There are three important ways that fashion and art work together, creating bold new innovations as a result of their crossover, symbiotic appeal.
#1: Art inspires new fashion trends
One of the hottest trends within the fashion world is the partnership between leading fashion designers and cutting-edge contemporary artists, such as the recent partnership between fashion designer Alexander McQueen and famed artist Damien Hirst. While the phenomenon is currently at its peak – with work from celebrity contemporary artists routinely making their way into popular fashion – it has actually been an important trend for nearly a century.
The partnership between designers and artists dates back to the 1930s, when fashion designers began integrating trends from unconventional artists in order to gain attention for their work. The classic example, of course, is the “Lobster dress” created in 1937 as a partnership between Salvador Dali and Elsa Schiaparelli. The white silk dress featured a giant lobster, which was a reference to Dali’s work “New York Dream – Man Finds Lobster in Place of Phone.”
That was just the beginning. In 1965, Yves Saint Laurent launched its Fall Mondrian Collection, which were dresses inspired by Piet Mondrian’s famous works featuring white backgrounds and grids of black lines and primary colors. In 1991, Gianni Versace’s spring collection famously featured outfits with artwork from Andy Warhol.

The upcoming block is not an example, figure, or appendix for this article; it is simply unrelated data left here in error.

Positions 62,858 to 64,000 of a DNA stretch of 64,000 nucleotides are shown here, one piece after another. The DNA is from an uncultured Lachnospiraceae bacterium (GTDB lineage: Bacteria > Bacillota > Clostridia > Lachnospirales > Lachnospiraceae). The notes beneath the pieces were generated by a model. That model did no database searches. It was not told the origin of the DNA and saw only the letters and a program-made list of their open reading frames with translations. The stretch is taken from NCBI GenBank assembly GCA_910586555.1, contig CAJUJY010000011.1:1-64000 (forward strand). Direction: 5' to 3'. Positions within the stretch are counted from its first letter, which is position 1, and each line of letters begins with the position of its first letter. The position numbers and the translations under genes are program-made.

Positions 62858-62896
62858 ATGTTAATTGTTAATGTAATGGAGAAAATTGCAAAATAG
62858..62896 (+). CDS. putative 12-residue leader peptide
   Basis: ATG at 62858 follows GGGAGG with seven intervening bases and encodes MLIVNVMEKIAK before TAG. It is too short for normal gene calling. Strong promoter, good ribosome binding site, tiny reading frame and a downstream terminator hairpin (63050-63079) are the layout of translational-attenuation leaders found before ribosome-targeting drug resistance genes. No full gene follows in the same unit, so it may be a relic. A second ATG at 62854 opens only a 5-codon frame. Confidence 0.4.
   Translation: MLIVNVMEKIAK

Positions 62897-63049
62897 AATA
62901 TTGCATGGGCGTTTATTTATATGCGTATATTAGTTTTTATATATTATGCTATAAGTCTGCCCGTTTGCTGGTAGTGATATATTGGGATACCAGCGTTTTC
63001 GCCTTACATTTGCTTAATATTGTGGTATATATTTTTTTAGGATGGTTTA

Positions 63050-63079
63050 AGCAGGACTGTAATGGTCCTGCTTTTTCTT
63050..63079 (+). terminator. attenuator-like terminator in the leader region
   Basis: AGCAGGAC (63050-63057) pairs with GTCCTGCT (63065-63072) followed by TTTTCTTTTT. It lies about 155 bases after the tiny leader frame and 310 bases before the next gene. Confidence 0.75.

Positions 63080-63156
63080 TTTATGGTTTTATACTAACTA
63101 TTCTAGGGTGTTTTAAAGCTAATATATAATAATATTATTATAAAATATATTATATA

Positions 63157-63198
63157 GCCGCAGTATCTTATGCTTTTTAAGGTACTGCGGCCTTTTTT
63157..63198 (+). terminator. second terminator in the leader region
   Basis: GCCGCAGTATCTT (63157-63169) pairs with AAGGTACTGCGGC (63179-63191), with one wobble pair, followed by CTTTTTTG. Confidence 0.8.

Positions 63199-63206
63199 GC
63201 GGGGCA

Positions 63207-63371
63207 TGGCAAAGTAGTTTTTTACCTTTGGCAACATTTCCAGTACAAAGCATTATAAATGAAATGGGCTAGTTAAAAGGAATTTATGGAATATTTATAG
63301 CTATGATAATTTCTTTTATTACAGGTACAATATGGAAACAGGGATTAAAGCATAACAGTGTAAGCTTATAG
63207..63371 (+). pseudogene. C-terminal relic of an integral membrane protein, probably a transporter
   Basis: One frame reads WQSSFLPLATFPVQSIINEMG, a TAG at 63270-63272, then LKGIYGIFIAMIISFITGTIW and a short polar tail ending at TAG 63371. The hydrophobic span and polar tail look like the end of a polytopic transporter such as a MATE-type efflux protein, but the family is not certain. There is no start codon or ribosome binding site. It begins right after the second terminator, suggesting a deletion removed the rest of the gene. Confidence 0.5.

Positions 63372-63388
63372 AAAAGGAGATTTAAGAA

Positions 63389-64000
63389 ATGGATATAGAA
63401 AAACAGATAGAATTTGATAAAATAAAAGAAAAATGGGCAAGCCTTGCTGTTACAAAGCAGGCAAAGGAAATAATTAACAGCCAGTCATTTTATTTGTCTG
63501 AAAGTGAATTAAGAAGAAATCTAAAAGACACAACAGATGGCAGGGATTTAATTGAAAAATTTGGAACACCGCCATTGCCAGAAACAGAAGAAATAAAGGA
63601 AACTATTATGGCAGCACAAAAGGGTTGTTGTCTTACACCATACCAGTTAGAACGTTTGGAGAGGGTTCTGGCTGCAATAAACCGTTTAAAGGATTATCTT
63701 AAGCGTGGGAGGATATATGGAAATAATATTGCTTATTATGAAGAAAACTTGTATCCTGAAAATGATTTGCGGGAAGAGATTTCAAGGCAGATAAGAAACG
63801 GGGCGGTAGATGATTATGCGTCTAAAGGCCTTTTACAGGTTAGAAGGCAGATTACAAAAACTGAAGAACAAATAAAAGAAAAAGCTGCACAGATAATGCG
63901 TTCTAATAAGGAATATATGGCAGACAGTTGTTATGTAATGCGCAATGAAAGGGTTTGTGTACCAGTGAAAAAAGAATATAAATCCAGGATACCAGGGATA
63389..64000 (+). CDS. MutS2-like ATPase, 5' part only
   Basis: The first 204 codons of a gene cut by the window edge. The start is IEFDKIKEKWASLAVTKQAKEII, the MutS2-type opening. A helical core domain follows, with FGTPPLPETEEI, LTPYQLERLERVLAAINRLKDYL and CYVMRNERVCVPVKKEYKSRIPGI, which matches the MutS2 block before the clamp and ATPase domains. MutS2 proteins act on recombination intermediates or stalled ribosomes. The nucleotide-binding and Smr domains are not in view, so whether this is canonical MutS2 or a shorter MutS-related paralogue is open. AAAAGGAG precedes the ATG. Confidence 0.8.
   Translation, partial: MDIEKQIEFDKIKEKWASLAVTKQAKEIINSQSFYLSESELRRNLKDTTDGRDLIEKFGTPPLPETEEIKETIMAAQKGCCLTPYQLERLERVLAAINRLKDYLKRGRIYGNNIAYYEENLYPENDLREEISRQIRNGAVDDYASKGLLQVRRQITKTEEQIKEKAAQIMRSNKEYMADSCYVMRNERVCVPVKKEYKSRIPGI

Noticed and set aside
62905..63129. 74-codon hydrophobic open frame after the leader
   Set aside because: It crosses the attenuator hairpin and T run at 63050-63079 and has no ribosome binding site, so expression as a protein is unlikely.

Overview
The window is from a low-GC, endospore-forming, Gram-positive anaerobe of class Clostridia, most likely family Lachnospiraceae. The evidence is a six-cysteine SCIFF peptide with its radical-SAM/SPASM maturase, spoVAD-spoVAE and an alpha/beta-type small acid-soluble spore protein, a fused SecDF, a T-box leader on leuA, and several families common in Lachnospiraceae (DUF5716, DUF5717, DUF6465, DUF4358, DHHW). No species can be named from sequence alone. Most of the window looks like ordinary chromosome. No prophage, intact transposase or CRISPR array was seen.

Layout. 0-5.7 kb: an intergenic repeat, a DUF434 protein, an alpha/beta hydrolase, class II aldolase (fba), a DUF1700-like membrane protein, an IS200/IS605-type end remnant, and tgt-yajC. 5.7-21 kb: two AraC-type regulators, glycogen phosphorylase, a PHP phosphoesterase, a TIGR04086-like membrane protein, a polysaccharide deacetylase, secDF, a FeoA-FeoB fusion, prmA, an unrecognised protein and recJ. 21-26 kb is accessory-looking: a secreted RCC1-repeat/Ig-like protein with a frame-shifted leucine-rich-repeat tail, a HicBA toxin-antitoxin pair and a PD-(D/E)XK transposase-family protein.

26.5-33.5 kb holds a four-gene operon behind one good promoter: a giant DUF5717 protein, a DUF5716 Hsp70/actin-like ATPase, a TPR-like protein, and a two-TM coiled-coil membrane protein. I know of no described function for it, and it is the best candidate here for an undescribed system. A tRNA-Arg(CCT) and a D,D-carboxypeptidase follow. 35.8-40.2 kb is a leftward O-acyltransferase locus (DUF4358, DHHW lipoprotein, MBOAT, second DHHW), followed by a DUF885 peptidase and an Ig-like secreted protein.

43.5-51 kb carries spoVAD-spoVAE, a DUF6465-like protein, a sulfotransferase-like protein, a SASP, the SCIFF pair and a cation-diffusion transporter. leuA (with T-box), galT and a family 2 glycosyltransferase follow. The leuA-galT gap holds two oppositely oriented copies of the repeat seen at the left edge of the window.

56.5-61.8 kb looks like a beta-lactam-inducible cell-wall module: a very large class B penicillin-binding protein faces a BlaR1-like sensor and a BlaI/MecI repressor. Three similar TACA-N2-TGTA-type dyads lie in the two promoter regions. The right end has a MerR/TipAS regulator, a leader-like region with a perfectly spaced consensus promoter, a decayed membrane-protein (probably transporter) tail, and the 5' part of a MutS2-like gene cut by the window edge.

#2: Fashion brings artists into the mainstream
As fashion designers turn to artists for inspiration, it’s turning many artists into household names as their work reaches the consumer mainstream. Brands such as Gap, H&M, Uniqlo and Target routinely partner with emerging artists as a way of establishing their brand identity. And pop art from the likes of Roy Lichtenstein and Andy Warhol has become a staple of t-shirts and casual clothing lines.
In addition, elite names in the fashion world – think Marc Jacobs – often use inspirations from the art world as part of their product launches. In some cases, performance art can even become the inspiration for how to stage catwalk shows. In turn, artists who may have had only a small following in the art world suddenly have access to a huge, mainstream market.
#3: Fashion and art work together to change the current aesthetic
The crossover appeal between fashion and art works in the opposite way as well, as trends from the fashion world find their way into modern art. One of the most popular contemporary artists making use of this crossover appeal of fashion and art is the Japanese artist Takashi Murakami, whose works blur the line between art, fashion and merchandise. His most famous collaboration was with handbag maker Louis Vuitton in the early 2000s.
It’s also the case that certain fashion trends – such as the use of specific materials, colors and motifs – can also inspire new artistic trends. Conceptual art often uses the themes and ideas associated with a specific fabric – think denim – in unique ways to challenge our notions of modern consumer culture.
We are currently at a peak of crossover appeal between fashion and art. It’s an era when world-famous art museums such as the Metropolitan Art Museum in New York stage massive new shows featuring fashion designers such as Alexander McQueen and when iconic artwork from the likes of Keith Haring and Andy Warhol are now staples of casual fashion. One thing is clear - fashion and art will continue to work together, creating compelling new innovations.